"I've always loved the way the Flyers play and I fit in here," said the 31-year-old Asham, en route to the Flyers practice rink early Tuesday morning. "They play hard every night. They play tough hockey and I've always admired that. I always thought I should play here and when the chance came up last summer to come here, I thought it was the best place for me and a place where I'd really have a chance to win a Stanley Cup in the next couple of years."
The Flyers sit fourth in the NHL's Eastern Conference and still find themselves in a fight for a playoff spot with just seven games left on the schedule. It's likely the Flyers will get in and Asham thinks once they do they'll make some noise.
"Our style is playoff hockey. We've been playing this way since October and it's something that is hard to turn on this late in the season," said the Portage native. "Marty (goalie Marty Biron) is coming around and really playing great hockey right now. We've got lots of young legs and a real nice mix with some veterans like Mike Knuble and myself. I really like our team and our chances once the playoffs start. We play for one another and that's huge."
The right-winger was drafted by the Montreal Canadiens in the third round of the 1996 NHL Entry Draft after a fine junior career with the Red Deer Rebels. His first five seasons as a pro were split between the AHL, IHL and NHL and finally Asham played his first complete season in the NHL with the New York Islanders in 2002-03.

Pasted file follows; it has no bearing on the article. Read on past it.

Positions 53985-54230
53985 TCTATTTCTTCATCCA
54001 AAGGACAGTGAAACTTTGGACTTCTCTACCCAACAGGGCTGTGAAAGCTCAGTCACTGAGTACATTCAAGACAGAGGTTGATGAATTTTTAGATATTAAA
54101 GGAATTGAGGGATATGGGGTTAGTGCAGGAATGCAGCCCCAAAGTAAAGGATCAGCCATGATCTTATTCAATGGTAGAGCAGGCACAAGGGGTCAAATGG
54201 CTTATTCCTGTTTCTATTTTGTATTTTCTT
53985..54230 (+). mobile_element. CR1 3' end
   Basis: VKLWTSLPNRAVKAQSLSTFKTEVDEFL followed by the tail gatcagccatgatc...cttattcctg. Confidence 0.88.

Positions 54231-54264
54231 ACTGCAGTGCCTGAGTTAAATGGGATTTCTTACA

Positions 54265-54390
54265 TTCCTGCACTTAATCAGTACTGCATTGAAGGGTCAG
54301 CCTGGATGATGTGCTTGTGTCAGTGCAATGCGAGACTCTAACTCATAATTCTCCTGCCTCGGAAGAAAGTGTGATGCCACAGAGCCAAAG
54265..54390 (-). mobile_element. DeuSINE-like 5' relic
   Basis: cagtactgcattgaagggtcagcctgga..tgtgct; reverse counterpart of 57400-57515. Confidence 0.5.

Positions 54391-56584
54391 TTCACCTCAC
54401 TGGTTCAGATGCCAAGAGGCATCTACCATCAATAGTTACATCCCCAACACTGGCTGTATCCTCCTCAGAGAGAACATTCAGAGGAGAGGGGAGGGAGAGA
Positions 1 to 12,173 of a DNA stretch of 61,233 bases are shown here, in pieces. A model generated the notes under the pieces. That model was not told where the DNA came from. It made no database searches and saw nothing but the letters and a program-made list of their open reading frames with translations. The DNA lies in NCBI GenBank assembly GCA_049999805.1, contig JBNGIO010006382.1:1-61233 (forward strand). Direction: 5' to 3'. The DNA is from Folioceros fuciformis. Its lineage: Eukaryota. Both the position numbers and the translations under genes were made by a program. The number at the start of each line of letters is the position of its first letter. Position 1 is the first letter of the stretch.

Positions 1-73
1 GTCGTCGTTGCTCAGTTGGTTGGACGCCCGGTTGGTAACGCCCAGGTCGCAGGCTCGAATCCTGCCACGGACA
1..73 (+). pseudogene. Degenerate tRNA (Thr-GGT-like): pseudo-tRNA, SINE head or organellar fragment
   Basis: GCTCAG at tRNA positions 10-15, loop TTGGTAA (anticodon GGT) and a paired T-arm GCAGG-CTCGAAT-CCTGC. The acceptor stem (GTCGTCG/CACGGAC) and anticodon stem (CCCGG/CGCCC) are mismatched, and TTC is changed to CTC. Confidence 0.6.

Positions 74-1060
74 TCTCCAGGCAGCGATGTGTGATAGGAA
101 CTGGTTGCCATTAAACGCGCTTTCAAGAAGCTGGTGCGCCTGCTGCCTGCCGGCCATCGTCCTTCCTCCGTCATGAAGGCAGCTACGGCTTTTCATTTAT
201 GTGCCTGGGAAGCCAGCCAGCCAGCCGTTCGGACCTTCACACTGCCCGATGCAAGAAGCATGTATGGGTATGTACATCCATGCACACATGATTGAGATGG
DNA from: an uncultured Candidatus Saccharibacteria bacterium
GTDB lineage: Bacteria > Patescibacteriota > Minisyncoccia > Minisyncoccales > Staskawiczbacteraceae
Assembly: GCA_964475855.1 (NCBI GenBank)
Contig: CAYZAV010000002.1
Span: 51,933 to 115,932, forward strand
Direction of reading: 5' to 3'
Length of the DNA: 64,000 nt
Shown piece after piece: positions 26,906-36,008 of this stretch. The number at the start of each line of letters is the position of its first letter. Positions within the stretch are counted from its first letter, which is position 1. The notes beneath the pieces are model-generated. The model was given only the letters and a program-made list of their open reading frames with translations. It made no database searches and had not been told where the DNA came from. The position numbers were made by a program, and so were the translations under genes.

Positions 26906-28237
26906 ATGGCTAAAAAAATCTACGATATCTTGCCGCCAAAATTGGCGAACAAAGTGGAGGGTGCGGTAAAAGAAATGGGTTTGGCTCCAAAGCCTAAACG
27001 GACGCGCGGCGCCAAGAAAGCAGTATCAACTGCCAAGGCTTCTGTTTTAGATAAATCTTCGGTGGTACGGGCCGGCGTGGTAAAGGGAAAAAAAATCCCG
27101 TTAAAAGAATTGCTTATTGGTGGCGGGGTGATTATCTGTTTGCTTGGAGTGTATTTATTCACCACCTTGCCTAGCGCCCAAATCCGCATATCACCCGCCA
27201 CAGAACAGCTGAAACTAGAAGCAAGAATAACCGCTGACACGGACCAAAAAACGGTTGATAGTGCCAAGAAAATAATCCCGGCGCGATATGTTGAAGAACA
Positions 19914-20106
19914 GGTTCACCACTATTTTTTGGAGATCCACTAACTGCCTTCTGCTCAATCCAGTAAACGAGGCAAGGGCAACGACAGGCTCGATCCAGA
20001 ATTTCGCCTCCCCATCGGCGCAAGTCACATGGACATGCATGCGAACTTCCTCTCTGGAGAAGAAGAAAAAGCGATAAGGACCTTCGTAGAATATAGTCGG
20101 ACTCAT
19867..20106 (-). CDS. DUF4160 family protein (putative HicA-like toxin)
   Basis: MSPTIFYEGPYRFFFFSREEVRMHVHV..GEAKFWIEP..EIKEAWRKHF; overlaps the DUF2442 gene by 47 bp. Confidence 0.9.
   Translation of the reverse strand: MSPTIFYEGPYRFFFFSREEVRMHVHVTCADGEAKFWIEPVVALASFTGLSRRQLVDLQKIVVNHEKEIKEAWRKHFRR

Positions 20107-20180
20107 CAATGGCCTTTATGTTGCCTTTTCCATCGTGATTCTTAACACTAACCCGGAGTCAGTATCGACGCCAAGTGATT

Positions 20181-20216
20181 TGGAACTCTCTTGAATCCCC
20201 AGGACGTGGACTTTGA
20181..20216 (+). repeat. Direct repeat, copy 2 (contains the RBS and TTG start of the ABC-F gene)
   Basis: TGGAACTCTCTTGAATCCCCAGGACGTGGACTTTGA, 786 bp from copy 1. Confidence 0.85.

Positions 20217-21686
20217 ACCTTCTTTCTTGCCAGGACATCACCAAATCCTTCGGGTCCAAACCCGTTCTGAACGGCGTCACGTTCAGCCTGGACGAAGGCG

"It's all about confidence. Those first five years I was always scared to make a mistake. It's hard to play when you're worried that the next mistake will land you on the bench or get you sent down," said Asham, who has seven goals, nine assists and 153 penalty minutes in 71 games with the Flyers this season. "Getting out of that nervous zone, it means everything to a player. Being in the league as long as I have now, I'm comfortable. Hopefully I'm here for a lot longer."
Asham is Metis and says his heritage makes being part of the Flyers family special due to the club's history with Manitoban hockey legend Reggie Leach.
"Growing up Metis, you always look for any aboriginal and Reggie is one of the guys I looked up to," says Asham, a father of two girls and one boy. "His name was brought up a lot and I heard lots of stories about him. Now to be here and see his picture up all over the place and to see what a big part he was of things around here, it's an honour and an inspiration to follow in his footsteps."
Asham has now seen action in 569 NHL games with the Canadiens, Islanders, New Jersey Devils and Flyers.
They say it takes a village to raise a child and in the case of Arron Asham, Portage la Prairie made him the man and hockey player he is today.
Asham is enjoying his time with the Philadelphia Flyers but when asked about how he got to this point in his life it all comes back to his roots.
"ö "My parents were first and foremost. They were always there. Always behind me."
"ö "My grandparents were also very important. They helped bring me up and supported me in everything I did."
"ö "Todd Blight was one of my coaches growing up in Portage. And Angus Moar. Those two guys, they made sure I did well in school and worked hard at hockey. They taught me to respect the game and to play the right way."
"ö "Bob Calder. He was the disciplinarian. He kept me on the straight and narrow. I played hockey with his son and he made sure we kept our noses clean. He was always around and always watching out for us."